Don’t Use The Phone, Open The Window

When I was a kid my family lived in a large apartment building in Brooklyn, New York. The neighborhood was very Jewish at the time and everyone on the block seemed to know everyone else. But this was especially true in my apartment building.

We all knew the comings and goings of every person in every apartment. Nothing was a secret; deaths, births, personal problems, what was being cooked for supper, who was going out, we all knew everything. Nothing was hidden from the people living in the building.

You may wonder how this could be. I mean, there had to be some secrets that were only whispered from person to person. Nope, never happened. And why was that? Because no one used the telephone. Why pay for a phone call when all you had to do was open a window and call out to the person you wanted to talk to?

Take Pearl and Hannah for instance. Pearl and her husband, Dave, lived on the third floor and Hannah, Pearl’s sister, lived on the fourth floor. Every morning Pearl would open her window and call out to Hannah. Pearl’s voice was very raspy due to years of smoking.

“Hannah, Hannah!” Pearl would shout through her window. Suddenly you could hear a window being flung opened and Hannah calling back, “Pearlie? What’s going on?”

“Not much,” Pearl answered. “I’m going to the store, do you need something?”

“Yeah, get me some bread, milk, a small juice, and a quarter pound of lox. I’m going to fry up some lox and eggs for lunch. I’ll pay you back later.”

“Okay. Hey, I wanted to tell you that my son is starting to intern at the hospital this week.”

“Good for him, Pearlie. How much is all this costing you and Dave?”

“A pretty penny, that’s for sure. But he’ll be a doctor some day and make a lot of money himself. Dave and I went to the restaurant in Sheepshead Bay yesterday. We ate some fish. It was supposed to be fresh but I don’t think it was. My stomach started to bother me on the way back home. I barely made it into the house on time.”

“Oy vey, Pearlie, you should sue!”

“Na, it’s not worth the trouble. Have you heard from your son lately?”

“No, I only hear from him when he and that wife of his need money! I’m a widow here, living off some social security and they want me to give them money.”

“I’m going now, Hannah. I’ll be back in an hour or so.”

“Okay, Pearlie. Are you going to sit outside this afternoon?”

“Yeah, after I eat lunch.”

With that you could hear one window close and then the other.

Imagine conversations like this going on all day out the windows in the building. That is why everyone knew everything about everyone else.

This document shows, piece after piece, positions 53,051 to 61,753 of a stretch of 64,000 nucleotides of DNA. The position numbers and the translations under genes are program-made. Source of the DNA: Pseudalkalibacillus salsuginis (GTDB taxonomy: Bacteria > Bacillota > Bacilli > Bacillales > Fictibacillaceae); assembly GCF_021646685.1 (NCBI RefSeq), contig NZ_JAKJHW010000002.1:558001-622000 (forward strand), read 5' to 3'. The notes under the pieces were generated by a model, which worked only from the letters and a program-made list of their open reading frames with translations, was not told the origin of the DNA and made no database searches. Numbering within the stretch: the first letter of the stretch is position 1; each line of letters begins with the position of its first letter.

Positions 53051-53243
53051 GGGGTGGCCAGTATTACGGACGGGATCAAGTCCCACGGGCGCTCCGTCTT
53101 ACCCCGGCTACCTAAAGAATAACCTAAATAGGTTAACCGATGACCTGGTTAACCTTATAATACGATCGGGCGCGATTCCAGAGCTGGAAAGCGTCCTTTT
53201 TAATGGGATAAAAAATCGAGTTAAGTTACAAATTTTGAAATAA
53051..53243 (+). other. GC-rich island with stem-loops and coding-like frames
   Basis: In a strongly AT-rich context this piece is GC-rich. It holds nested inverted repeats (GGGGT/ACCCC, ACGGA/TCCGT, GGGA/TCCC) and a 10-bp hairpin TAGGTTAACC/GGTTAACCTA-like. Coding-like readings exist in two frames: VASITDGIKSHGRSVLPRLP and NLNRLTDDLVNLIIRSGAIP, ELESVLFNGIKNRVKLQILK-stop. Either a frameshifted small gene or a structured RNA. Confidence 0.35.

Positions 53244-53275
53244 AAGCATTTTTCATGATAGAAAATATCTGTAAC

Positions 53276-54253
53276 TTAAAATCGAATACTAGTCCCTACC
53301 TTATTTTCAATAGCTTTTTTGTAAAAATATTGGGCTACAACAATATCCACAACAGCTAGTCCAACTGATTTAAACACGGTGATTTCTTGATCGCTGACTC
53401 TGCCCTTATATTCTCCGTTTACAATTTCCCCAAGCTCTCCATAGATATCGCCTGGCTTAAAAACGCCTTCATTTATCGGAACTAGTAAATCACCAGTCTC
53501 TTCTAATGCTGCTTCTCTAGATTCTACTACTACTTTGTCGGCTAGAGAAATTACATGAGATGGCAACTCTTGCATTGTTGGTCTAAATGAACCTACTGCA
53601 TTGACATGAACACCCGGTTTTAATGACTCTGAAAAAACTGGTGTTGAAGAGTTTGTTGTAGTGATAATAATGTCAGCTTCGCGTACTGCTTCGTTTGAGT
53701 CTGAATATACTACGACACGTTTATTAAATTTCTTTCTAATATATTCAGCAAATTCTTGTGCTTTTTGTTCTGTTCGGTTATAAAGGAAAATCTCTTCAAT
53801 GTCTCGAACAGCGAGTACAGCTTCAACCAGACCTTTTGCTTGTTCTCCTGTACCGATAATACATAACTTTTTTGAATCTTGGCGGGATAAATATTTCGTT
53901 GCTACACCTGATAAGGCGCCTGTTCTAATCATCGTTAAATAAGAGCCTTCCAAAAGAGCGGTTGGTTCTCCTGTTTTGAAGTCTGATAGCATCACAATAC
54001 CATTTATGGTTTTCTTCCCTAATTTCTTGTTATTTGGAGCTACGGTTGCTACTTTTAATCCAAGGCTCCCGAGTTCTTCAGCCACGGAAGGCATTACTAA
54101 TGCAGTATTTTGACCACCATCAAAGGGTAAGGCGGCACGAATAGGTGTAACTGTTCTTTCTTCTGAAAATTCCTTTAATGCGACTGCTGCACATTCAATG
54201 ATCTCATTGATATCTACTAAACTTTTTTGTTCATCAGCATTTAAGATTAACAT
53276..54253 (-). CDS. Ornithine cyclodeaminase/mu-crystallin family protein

This was also the way the building found out when the man who sharpened knives pulled his wagon in front of the building.

A window would fly open and the call went out.

“The knife sharpener is outside.”

With that windows flew open all over with women shouting the news to the rest of the building. The wives would grab all their knives and run outside to have them sharpened. It’s a wonder no one was hurt with all those sharp objects.

Who needed a phone when a window was handier and cheaper?

It was also a great way for a little girl to learn what was going on in the building. I just sat quietly and listened.

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Comments 6 comments

Lysa Frankfort 5 years ago

Only we Brooklynites fully understand the culture that idiosyncratically is referred to as "the building".


Sara Hannah profile image

Sara Hannah 5 years ago Author

You are so right, Lysa. An apartment building is never just a building. It's a community and a life onto itself.


caltex profile image

caltex 5 years ago

Sara, I enjoyed reading this one, too!


Sara Hannah profile image

Sara Hannah 5 years ago Author

I'm really happy that you enjoyed this Hub as well, Caltex.:)


Michael W. Margolies 5 years ago

"Throw Mikie out the window" Everyone looked, they meant my key. It was very funny, guess you had to be there.

Mrs Cohen's Knishs, Steeplechase oye vey


Sara Hannah profile image

Sara Hannah 5 years ago Author

I vaguely remember Steeplechase. I mostly remember them tearing it down. In fact by the time I was born most of it was torn down but there was a ride of two left until I was 4 or 5.

I don't know Mrs. Cohen's knishes but I loved Mrs. Stahl's knishes that used to be on the corner of Brighton Beach Ave. and Coney Island Ave. The best!

What was wrong with your key that they wanted to throw it out the window? :)

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